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Powerful Industrial Framework

La Carolina was founded at a time when, in other European countries, such as England, the Industrial Revolution was well under way. Right from the start Pablo de Olavides, taking note of this phenomenon, sought to incorporate industry to the job of founding the “New Settlements”, though agriculture still constituted the fundamental base.

A silk factory was already in operation in La Carolina in the year 1775 and during that same decade more factories were opened producing fine cloth, felt, velvet, hats and socks, pins and needles, flints, pottery and even silversmiths.

At the beginning of the eighteenth century, after this flourishing start, industry began to decline and virtually disappeared. Factories were dismantled or abandoned by the settlers, leading to the disentailment of 1835.

By the mid-nineteenth century, circa 1846, the picture had not changed much. However, with the beginnings of the mining industry visible on the horizon, La Carolina began to see the future with some optimism. The famous textile mills, though badly damaged, were still in use; there were only three looms for towels and capes, products which had acquired an excellent reputation in previous decades. Output from these mills was sold almost entirely on the local market.

During the first half of the nineteenth century the munitions factory opened, exporting its products to other parts of Spain and two lead smelters were also built.

Industrialisation continued on through the second half of the nineteenth century.There were substantial fluctuations in the growth rate, which was, however, always on the increase due to the mining industry. In the first decades of the twentieth century La Carolina already had nine oil factories, four brickworks, four sawmills, three soap factories, two sausage factories, and so on.

During the twentieth century mining was a major factor in shaping the city. When the first foreign companies began to settle in La Carolina, city life took a 180 degree turn., with agriculture giving way to mining.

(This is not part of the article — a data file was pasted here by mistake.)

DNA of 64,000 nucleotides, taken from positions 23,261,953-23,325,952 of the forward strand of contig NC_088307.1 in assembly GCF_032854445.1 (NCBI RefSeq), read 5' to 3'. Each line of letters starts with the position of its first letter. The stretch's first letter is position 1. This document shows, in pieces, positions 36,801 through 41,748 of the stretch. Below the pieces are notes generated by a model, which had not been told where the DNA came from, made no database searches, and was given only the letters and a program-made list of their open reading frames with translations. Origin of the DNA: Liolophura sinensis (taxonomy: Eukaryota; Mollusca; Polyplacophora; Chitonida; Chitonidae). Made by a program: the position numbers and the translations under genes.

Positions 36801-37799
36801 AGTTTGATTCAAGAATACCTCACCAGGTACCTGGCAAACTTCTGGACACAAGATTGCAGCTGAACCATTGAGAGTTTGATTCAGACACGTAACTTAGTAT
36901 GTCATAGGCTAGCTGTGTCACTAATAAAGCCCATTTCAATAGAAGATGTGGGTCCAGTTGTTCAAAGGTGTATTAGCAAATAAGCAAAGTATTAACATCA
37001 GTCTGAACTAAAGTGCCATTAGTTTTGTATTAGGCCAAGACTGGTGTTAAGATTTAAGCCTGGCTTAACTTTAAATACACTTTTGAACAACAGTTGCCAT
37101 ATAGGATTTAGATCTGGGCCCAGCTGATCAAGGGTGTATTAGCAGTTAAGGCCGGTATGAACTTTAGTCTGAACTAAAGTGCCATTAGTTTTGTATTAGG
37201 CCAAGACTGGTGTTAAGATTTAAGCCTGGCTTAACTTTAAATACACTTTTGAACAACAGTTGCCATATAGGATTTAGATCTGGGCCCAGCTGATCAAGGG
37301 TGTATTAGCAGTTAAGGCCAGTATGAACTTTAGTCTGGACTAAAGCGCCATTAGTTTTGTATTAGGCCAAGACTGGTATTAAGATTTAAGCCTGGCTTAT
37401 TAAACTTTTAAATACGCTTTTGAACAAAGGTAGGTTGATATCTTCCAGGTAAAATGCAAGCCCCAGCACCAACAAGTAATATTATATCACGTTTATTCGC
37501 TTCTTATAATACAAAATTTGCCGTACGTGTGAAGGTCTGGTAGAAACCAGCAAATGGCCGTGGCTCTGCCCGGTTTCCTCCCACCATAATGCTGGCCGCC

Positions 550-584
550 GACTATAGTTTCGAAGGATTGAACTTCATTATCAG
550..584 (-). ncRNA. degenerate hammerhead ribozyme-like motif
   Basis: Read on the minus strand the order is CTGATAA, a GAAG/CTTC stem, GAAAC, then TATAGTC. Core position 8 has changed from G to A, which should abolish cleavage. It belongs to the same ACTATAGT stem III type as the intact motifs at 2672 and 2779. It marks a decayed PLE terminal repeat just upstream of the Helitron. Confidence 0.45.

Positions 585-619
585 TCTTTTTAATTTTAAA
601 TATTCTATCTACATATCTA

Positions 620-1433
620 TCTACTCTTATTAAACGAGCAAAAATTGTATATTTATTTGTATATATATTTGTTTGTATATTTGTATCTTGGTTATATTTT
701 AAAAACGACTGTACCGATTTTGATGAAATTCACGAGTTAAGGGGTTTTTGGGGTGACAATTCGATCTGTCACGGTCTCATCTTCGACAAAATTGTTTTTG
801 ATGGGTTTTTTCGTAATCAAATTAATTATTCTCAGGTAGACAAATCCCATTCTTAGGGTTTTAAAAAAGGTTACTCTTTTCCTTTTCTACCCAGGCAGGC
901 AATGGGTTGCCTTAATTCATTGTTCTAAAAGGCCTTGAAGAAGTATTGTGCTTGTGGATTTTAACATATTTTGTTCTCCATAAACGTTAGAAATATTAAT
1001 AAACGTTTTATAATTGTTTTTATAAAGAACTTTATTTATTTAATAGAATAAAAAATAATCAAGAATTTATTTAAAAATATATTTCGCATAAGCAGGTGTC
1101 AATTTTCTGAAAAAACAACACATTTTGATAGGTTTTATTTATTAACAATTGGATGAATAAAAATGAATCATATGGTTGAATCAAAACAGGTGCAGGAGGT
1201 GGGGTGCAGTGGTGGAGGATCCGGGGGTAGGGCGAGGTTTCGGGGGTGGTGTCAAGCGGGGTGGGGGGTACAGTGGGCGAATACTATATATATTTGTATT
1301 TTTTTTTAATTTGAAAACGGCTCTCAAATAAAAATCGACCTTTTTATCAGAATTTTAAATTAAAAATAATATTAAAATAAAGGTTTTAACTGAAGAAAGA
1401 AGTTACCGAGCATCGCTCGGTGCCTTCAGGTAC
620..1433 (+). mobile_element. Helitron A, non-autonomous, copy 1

As from the late nineteenth and early twentieth centuries foreign investment (English, French, Belgian, etc.) was not only limited to searching for new mineral deposits, but also to occupying those mines which had been abandoned due to high maintenance costs and out-of-date machines. The use of new machinery meant faster mineral extraction, making the mines more profitable and attracting the attention of new companies.This splendid period for the mining industry had its consequences in the population.

Thus, by the late nineteenth century the population was five times larger than it had been at the beginning of the same century. Until the 1940¨s the number of inhabitants remained constant. This was mainly due to the development and exploitation of mineral wealth, which attracted not only immigrants to the town but also a significant number of agricultural workers from the surrounding areas, thus alleviating the problems of unemployment due to the seasonal nature of local agriculture.

The gradual closure of the mines resulted in waves of emigration, especially from 1950 onwards. Mining activity had reduced drastically and the last two companies closed down in the early 1960s.

From the 60's onwards, La Carolina, lacking in agricultural land, has been able to carry out a constant process of industrialization, thanks to the various government programmes to promote business. The number of companies which have set up in the city has been steadily increasing, with various fluctuations, since then until the present day.


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